Adam Lindemann on being an art dealer and a collector

“…Collectors are the biggest dealers and the dealers are the biggest collectors.”

After the tour of the current exhibition Calder Shadows at Venus over Manhattan, galleryIntell sat down for an interview with Adam Lindemann. We chatted about the gallery, its origins and unique perspective, and Lindemann’s personal philosophies.

GI: Sandy (Rower) mentioned that you describe your gallery as “a curatorial platform”; does that describe your mission? Is that why you started the gallery?

AL: I kind of forgot what I wanted to do when I started. I had some ideas that seemed valid at the time, but I’ve, somehow, forgotten them.

GI: You’ve moved on since then?

AL: I’m not sure sometimes. I don’t like to adhere to the rules of the art world which I find so rife with hypocrisy. I mean it’s such a pile of bull shit— the collectors are the biggest dealers and the dealers are the biggest collectors.

I mean the dealers are the ones that collect more art than anyone.

GI: So dealers are dealers’ customers?

AL: I only sell, when I sell, to dealers. Collectors don’t want to buy from me because they think I’m a collector!

Adam LindemannAnd collectors are the biggest dealers today in the sense that every collector is trying to be a dealer. Every collector is trying to wheel and deal and play the market. Everybody wants to be a player. I guess I’m partially to blame because I was the epitome of that type of collector— buying and thinking about the values of  —whatever —my interest in art had run its course in that way. I was kind of like,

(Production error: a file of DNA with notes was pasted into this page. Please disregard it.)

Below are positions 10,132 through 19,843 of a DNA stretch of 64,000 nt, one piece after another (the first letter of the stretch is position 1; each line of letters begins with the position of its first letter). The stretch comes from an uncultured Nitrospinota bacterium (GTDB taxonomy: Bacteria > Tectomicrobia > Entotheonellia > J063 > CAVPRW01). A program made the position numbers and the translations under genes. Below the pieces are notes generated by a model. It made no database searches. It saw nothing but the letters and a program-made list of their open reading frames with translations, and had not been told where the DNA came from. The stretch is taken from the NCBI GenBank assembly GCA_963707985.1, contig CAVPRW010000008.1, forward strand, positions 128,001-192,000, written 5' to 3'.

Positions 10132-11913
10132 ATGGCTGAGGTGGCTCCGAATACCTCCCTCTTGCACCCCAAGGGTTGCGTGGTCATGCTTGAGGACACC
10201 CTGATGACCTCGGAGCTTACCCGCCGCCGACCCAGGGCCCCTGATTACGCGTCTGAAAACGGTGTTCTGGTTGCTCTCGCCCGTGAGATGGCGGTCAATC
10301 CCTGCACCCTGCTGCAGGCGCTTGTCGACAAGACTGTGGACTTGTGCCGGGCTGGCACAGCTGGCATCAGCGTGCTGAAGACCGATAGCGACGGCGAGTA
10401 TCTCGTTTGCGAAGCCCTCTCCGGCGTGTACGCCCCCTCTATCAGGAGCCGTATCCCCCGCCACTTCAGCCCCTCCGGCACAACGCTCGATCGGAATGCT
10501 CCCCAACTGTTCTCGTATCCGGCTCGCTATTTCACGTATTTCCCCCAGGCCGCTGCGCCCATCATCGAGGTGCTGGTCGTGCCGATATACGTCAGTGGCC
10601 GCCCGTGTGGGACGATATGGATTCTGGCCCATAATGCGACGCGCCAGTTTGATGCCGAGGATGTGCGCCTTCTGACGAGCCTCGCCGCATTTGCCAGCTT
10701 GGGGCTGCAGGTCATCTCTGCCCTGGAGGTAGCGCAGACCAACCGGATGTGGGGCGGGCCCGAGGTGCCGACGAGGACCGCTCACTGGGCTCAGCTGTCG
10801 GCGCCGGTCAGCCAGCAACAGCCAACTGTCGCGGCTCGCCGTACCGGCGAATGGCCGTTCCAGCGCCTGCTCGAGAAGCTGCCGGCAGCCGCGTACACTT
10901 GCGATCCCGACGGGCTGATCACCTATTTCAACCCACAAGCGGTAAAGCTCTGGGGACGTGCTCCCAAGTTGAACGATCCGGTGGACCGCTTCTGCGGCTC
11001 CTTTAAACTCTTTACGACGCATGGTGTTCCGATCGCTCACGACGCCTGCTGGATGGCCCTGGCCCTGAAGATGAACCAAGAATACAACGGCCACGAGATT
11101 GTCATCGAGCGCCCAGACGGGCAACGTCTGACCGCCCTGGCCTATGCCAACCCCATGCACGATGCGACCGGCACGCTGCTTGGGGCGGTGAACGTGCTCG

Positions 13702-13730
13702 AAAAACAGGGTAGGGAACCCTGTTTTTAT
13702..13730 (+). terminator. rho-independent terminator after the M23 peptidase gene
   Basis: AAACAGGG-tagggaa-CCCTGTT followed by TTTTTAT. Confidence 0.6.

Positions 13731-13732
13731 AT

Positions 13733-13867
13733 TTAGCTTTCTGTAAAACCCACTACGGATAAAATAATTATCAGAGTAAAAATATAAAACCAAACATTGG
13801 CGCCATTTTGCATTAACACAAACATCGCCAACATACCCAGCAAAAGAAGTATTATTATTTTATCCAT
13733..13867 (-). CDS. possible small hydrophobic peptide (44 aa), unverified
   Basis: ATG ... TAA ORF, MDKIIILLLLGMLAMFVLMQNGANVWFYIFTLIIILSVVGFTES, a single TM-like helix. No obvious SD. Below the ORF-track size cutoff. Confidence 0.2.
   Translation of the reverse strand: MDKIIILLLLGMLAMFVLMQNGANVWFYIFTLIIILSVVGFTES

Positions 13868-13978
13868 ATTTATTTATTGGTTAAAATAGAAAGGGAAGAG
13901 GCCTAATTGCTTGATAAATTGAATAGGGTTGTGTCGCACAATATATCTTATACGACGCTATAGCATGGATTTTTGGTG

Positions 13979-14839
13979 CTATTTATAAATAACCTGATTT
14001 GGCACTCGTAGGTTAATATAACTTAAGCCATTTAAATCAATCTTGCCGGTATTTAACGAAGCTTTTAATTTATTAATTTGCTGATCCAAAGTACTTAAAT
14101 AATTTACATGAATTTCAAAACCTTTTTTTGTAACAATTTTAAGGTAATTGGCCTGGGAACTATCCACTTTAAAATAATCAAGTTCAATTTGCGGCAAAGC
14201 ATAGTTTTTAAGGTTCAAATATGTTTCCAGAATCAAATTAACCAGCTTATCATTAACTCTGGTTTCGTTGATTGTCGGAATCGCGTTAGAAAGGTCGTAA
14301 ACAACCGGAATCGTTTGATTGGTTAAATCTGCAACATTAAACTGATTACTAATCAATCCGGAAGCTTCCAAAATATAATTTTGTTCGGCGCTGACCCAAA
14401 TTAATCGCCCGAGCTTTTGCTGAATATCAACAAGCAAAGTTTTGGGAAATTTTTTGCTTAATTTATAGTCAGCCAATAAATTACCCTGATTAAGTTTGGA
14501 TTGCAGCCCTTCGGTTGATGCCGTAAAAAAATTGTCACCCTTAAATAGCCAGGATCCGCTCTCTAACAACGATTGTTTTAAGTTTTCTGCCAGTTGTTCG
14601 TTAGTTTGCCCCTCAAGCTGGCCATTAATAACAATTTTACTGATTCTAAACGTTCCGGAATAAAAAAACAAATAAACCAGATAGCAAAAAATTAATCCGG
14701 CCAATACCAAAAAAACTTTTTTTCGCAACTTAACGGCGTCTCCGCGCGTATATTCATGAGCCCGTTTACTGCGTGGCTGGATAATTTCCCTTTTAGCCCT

“I’m done with it. I’ve lost my interest in art.”

And so I thought that by opening my own gallery, I could sort of come at the art world in a different way.

GI: A sort of epiphany.

AL: And it was a big challenge because I went from being one of the top collectors to one of the bottom dealers. So I’d jumped off a cliff. Because as a collector, every dealer in town is happy to present to me their ambitious and exciting works and I was well known to have been involved in Jeff Koons celebration pieces, and Urs Fisher monumental bronze sculptures, and pieces by many different artists, like Murakami and Damien Hirst.

GI: So what’s your new role?

AL: I’m not a dealer. I’m an art collector who’s opened a gallery… in which we invite the public to buy something if they want it and like it.